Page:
Posts Tagged ‘positive psychology’

A Tribute to Chris Peterson – RIP

October 10, 2012

It is with great sadness that I just learned that Chris Peterson  (Christopher)passed away yesterday. Chris was a pioneer in the field of positive psychology, often considered one of the founding fathers and lead the VIA Character Strengths project along with Martin Seligman.

One of the 100 most cited psychologists in the world, Chris was a renouned professor of psychology at University of Michigan, author of A Primer in Positive Psychology; contributing expert in Psychology Today — and so many more accolades in his professional contributions.

Nearly every ‘tool’ in my coaching toolbox has some learning, scientific backing that has come from the work of Chris Peterson and that of his many colleagues.

This past January, I was blessed to participate in a Master course on wellbeing developed and taught by Chris and offered by Mentor Coach. It was a rich, eight-week primer on much of the latest research, learnings and wisdom from the world of positive psychology. It was truly a gift to learn directly from Chris who was at the forefront of the whole positive psychology movement.  Chris was supremely generous, knowledgeable, kind and funny.

Chris had a mantra: “Other People Matter”  which encompassed all the research and learnings and implications about the impact that family, relationships and other social connections have on our wellbeing. To that end, I am sure that Chris would want people to remember the importance of nurturing relationships in our lives.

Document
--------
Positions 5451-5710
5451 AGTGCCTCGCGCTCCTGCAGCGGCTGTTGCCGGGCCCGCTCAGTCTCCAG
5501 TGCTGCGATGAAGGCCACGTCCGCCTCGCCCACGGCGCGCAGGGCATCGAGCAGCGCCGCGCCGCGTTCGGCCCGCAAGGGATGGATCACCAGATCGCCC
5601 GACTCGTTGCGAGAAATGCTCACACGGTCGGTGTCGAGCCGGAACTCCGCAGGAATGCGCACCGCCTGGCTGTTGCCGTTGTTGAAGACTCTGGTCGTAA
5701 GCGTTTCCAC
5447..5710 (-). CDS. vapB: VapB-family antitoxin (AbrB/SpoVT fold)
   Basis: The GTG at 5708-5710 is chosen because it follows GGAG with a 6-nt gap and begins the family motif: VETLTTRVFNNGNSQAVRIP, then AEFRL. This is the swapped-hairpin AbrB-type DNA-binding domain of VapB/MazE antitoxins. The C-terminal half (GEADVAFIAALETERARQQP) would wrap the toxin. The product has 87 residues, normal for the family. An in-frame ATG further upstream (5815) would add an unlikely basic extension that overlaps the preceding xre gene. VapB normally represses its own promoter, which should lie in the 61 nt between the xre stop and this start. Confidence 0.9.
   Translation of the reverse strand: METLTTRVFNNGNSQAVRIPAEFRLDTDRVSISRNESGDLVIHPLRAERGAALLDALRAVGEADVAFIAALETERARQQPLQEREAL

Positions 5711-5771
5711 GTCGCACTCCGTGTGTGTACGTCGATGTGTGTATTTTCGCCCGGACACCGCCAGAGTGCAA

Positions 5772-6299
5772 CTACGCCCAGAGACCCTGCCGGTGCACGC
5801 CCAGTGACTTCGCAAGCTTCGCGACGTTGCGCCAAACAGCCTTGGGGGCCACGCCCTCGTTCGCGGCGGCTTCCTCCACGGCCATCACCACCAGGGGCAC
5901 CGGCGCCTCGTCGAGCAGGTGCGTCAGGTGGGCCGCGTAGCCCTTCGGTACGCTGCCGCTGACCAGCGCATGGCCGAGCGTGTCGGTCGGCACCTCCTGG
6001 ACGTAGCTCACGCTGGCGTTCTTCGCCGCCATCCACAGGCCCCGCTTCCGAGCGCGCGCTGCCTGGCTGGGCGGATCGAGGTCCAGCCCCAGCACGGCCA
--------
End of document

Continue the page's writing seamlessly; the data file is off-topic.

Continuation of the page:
He will be greatly missed by everyone in the field of positive psychology around the world and will be remembered for his outstanding contributions to the field.

Addendum: as the tribute articles start to pour in, here is one I came across:

The Atlantic: “Very Nice Guy and Important Psychologist Dies”

Eileen

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Labour Day: How Are You Celebrating Work …..?

September 3, 2012

Happy Labour Day! Are you working? Thinking abour work? Or taking a last day off before the onslaught of work and the busy season ahead? Or maybe a bit of all of the above?

Labour Day’s origin’s go way back in Canada to 1872. Traditionally it was a day to advocate for and/or celebrate workers’ rights. Back then, there was great effort to campaign for worker’s rights to have a 9 hour day. 

Hmmm. Times have changed. Labour Day is now a chance for one of the last hurrahs’ of summer. And 9 hour work days?? What are those? Increasingly most people are experiencing the blur of work and life lines. The dividers we once knew no longer exist. We check our emails on our smart phones while on the dock at the cottage? Tuck in a few hours of work on Sunday (or holiday Monday) before the ‘official’ work week begins.

While traditional paradigms of work-life balance have changed, we still need to take a stand for our own ‘sense of balance’ and in that I mean balancing our energy, mojo and time for stuff inside and outside of work. 

For myself – my approach tends to be a blend. I often do a bit of work on ‘days off’ and squeeze in ‘life time’ on ‘days on’. But according to Dr. Greg Wells, a scientist and ‘extreme human physiologist’, we need to pay attention to recovery more so than the ongoing ‘balance’.

I heard Wells speak at the Canadian Conference on Positive Psychology. Wells who works with Olympians and elite athletes skyped from London just as the Olympics were about to start. He was reporting for the CTV news network.  

Wells said one of the things Olympians and high performance athletes do really well that contributes to their high performance is they know how to recover well. In their training they stress themselves continuously to reach new heights. But most importantly, they know how to recover better, faster and for more sustaining performance.